U.S. attorney touts technology, teamwork in annual crime report to region planners
By Teresa Auch Schultz firstname.lastname@example.org July 17, 2014 12:14PM
David Capp, U.S. Attorney for the Northern District of Indiana, speaks Thursday to the Northern Indiana Regional Planning Commission at its meeting Thursday in Portage. | Michelle L. Quinn~for Sun-Times Media
Updated: August 19, 2014 6:11AM
PORTAGE — U.S. Attorney David Capp pushed the need for local, state and federal law enforcement groups to work together to combat crime in his annual speech to the Northwestern Indiana Regional Planning Commission.
“It’s a regional problem,” he said at the meeting Thursday in Portage.
Capp went over some of the major cases his office has worked in recent years, including a methamphetamine ring run out of Kouts and the Latin Kings racketeering case that touched on crime both in Northwest Indiana and Chicago.
Capp noted that many of these criminals work in large networks that often cross state lines and can include smaller towns in rural areas, especially when it comes to meth.
“The crime issue flows in many directions,” he said.
He praised the use of science in investigations, explaining gun programs like eTrace, which tracks guns through their serial numbers, and National Integrated Ballistics Information Network Labs, which take images of spent bullets and casing to analyze unique marks on them that let investigators determine which guns they come from.
“These are key pieces of evidence,” Capp said, adding that pieces of gun evidence are what helped his office enlarge the Latin Kings case to 21 defendants.
Capp stressed that all local law enforcement agencies need to work on consistency when it comes to collecting gun evidence and invited local departments to take place in ballistics training that his office will offer soon in South Bend.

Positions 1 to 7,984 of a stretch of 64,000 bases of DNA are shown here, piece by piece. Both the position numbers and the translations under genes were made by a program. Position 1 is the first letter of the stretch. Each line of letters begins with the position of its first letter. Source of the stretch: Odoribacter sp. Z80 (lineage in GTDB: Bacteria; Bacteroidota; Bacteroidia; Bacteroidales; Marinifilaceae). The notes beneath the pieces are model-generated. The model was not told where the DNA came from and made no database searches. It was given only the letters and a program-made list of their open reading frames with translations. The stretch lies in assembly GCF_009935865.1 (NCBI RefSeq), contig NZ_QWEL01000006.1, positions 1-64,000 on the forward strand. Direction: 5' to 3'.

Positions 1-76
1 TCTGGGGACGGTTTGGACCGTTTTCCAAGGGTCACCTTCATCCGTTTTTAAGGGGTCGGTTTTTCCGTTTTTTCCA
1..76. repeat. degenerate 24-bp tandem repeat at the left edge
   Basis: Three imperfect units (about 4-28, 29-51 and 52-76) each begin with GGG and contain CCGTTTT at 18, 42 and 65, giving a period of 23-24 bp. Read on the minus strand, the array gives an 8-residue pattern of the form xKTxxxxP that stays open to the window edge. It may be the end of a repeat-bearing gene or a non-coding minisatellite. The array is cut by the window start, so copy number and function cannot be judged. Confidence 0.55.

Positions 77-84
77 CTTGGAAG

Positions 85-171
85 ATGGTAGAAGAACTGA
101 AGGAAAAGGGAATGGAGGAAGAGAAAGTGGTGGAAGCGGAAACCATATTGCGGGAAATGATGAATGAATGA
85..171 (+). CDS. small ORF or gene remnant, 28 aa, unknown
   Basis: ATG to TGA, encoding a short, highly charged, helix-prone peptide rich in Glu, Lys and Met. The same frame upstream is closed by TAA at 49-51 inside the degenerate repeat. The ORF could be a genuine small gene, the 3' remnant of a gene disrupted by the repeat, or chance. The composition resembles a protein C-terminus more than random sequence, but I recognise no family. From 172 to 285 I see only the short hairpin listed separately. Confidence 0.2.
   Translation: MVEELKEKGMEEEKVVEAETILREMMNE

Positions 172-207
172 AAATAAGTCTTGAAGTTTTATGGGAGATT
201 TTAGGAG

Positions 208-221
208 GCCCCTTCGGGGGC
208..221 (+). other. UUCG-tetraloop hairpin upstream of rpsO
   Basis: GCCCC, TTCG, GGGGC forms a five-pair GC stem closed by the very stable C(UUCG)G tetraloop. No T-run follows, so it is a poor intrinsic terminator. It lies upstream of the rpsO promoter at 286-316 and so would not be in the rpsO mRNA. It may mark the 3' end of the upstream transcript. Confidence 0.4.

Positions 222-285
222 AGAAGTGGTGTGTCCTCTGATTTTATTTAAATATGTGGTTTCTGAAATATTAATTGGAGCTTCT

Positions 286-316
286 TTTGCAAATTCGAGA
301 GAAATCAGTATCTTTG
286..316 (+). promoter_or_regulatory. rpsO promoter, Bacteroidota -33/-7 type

He also said he would ideally like to see turnaround time on evidence submitted to NIBIN labs at about 48 hours.
When questioned about the current turnaround times at local NIBIN labs being about a month, Capp said that is likely an “unfortunate reality” of Northwest Indiana’s crime.
“We understand it’s an issue,” he said.
Cedar Lake Robert Carnahan questioned Capp about whether meth continued to be a problem in his town and others after Capp’s prosecution of the ring out of Kouts.
Capp said that meth does continue to be a problem his office is fighting, although he argued it has gone down somewhat.
Hobart Mayor Brian Snedecor asked whether there was anything that elected officials like him could do in talking to state representatives about passing laws that would help Capp’s office.
Capp said that the best thing officials could do right now is to be educated in case a chance comes up for more help from the state.
“There’s a ton of science out there, and we’ve got to use it effectively,” he said.